Tuesday’s 3-2 win in ridiculously foggy Slovenia was big for the U.S. program. In fact, let's file this one under "Huge."
It must be qualified with this reality: Slovenia doesn’t look anything like the close-knit, highly organized side that swept shockingly into World Cup 2010, riding role players and a heavy dose of esprit de corps. So, let us temper the day with that cold splash of reality.
That said, a win in Europe is a win in Europe. First in three years, in fact. In the big picture, it was an important result, as I explained in the previous post.
This was the last we’ll see of the hash tagged #USMNT as a collective unit until players gather at the Home Depot Center in January. (Mostly MLS men, plus some from Scandinavian leagues.) Regardless of what they said, no one in the program wanted to go into the holiday period carrying the burden of a three-game losing streak, with just one win in seven matches under Klinsmann, with precious few goals to review.
So, the W was a biggie as Ws go in friendlies. Sure, it’s a little bit like winning your 5K division when there’s only three other runners – and one of them is running in a gorilla suit. But, what the heck? You got the first-place ribbon!
Individually, the expanded SI.com player ratings are here. For a little more, read on for some of the winners and losers up and down the U.S. national team depth chart.
A big night for …
Edson Buddle needed a big night in the worst way. Stuck in the German second tier, tiptoeing the fringes of the player pool, he needed to turn up a memorable performance as Klinsmann gave him a start in a new, two-striker alignment. Well, the man delivered like FedEx. An early goal, some nice passes, a couple of good crosses. What more would you want? Buddle needs to keep it up, because at his age (30), he’s not exactly an up-and-comer. He has bought himself another chance, at least, and that’s important as Herculez Gomez presses his case down in Mexico.
Fabian Johnson. You can read more about it in the SI.com ratings. Suffice to say, his first start was promising. He faded a bit after the break, and he didn’t work inside nearly as much in the midfield diamond as Michael Bradley, but those are nitpicks for the young German-American. Again, this was just Slovenia, but the guy showed a lot.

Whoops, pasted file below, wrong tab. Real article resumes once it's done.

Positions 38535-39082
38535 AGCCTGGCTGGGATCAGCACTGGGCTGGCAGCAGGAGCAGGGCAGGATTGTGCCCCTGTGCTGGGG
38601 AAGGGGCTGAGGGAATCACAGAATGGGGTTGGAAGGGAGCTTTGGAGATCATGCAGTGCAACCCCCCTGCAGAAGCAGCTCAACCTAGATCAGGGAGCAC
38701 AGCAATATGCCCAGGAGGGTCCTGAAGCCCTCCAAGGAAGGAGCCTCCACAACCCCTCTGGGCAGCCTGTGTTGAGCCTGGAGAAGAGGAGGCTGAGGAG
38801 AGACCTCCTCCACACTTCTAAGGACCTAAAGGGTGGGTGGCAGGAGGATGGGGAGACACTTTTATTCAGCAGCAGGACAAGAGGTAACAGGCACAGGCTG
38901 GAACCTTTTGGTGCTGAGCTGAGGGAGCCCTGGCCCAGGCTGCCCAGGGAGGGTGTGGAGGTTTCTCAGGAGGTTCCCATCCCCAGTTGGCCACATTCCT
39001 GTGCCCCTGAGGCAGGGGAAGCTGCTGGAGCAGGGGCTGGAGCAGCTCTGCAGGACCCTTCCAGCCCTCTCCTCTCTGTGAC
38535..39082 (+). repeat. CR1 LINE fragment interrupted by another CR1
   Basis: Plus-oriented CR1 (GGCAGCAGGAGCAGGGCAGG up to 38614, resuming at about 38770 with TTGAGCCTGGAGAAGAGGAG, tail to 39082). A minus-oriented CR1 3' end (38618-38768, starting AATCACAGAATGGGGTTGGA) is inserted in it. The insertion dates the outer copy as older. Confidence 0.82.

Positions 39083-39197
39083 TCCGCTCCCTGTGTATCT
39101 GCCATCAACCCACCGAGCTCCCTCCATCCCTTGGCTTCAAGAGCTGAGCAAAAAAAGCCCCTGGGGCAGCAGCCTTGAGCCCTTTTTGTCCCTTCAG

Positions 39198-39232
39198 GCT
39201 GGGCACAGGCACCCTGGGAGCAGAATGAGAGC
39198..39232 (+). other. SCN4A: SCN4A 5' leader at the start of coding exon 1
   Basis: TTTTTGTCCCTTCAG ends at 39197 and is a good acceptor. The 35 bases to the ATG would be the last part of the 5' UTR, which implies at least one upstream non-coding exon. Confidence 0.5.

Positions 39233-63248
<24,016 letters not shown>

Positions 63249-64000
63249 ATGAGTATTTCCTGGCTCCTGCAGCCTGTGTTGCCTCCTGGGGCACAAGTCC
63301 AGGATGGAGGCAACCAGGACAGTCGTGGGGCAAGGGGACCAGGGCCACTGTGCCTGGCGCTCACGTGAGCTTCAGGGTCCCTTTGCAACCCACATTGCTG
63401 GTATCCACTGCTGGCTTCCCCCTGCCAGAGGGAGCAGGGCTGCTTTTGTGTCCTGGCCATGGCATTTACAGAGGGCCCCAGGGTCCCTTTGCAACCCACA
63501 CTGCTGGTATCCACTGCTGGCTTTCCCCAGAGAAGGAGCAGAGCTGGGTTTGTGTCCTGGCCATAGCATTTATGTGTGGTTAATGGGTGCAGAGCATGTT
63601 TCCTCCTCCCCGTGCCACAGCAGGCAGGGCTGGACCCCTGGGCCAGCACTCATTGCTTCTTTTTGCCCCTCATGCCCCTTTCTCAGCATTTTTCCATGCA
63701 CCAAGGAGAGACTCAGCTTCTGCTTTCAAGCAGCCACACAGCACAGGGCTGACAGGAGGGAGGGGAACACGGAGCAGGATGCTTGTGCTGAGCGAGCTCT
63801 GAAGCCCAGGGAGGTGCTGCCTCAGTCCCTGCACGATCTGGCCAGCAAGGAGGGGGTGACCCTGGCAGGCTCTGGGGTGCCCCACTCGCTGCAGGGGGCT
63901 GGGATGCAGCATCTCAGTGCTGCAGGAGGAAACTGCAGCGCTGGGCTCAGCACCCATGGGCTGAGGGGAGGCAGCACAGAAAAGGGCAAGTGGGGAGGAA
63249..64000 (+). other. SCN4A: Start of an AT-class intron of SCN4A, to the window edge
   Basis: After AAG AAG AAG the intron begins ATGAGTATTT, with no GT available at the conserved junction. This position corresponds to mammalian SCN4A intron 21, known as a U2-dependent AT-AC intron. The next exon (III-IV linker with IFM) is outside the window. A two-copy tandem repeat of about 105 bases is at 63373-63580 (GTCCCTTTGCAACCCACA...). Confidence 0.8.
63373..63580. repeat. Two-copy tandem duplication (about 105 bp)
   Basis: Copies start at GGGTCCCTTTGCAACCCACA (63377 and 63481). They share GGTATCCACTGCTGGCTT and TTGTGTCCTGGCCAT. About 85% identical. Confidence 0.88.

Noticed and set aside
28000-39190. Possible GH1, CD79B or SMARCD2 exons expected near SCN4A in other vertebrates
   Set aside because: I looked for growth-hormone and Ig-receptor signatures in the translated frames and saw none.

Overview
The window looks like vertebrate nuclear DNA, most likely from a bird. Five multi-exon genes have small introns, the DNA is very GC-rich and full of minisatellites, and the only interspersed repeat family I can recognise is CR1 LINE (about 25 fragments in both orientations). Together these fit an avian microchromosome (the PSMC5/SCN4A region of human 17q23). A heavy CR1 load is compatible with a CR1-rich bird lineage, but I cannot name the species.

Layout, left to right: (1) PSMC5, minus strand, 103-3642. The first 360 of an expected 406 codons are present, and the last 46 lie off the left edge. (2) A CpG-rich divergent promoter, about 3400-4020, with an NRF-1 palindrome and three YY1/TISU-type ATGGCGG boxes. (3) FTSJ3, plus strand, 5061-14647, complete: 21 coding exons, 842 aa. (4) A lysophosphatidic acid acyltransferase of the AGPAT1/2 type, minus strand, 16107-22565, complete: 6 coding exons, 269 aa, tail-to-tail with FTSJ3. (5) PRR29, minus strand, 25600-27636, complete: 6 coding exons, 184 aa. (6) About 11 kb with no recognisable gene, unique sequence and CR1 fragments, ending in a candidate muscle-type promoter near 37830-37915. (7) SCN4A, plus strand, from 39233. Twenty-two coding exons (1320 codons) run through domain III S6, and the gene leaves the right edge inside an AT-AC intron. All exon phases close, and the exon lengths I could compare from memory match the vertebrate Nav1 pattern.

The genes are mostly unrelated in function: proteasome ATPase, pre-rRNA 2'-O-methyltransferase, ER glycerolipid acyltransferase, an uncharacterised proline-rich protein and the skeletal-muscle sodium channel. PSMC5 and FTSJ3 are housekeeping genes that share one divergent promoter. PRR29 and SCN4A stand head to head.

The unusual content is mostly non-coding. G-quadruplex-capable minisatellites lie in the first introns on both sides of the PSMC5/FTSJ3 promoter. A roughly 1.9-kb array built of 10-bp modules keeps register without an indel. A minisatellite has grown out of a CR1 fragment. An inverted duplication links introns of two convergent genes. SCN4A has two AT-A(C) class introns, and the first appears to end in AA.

I’m not sure what Michael Bradley did to fall so far in the order. He wasn’t playing at the beginning of the European season, but did win a regular spot at Serie A side Chievo quickly and probably should have been folded back into the national team lineup sooner. He wasn’t. He kept his cool … and then delivered a mighty performance Tuesday in Eastern Europe. I called him the best U.S. passer Tuesday. And I’d be shocked if he didn’t cover more ground than anyone else in the U.S. shirt. (All that from a spot that’s less familiar to him, too.) His free kicks and corner kicks were David Beckham-esque. It was a performance that will make it very difficult for Klinsmann to keep him out of the starting 11.
What more can you say about Clint Dempsey, other than this: 2011 has been his year, as he confirmed his spot alongside Landon Donovan and Tim Howard as indispensible spokes on the U.S. wheel. Steve Cherundolo is very close to being on that list, in my mind. And I might put Bradley in there soon if he has a few more nights like Tuesday’s – assuming Klinsmann keeps giving him the chances.
A bad night for …
Clarence Goodson was probably keeping the seat warm for Oguchi Onyewu anyway. But he could have solidified his spot as No. 3 as “Gooch” nursed an injury and missed both matches. Goodson did OK until the end against France, although he couldn’t get the job done at the moment that mattered most. Tuesday, things looked different. No one along the back line was particularly sharp, and that included Goodson. But the sloppy clearances and frail positioning won’t affect Carlos Bocanegra, Steve Cherundolo or even young Tim Chandler the way it will Goodson. That’s just the way it is.
Robbie Rogers got into the match, but only as Klinsmann was trying to nurse home the result with some delay-tactic subs. In the bigger picture, Fabian Johnson’s bright night pushes Rogers one rung down the ladder, probably out of the first-team picture for now. Rogers will likely make the January camp, but he needs to show more going forward.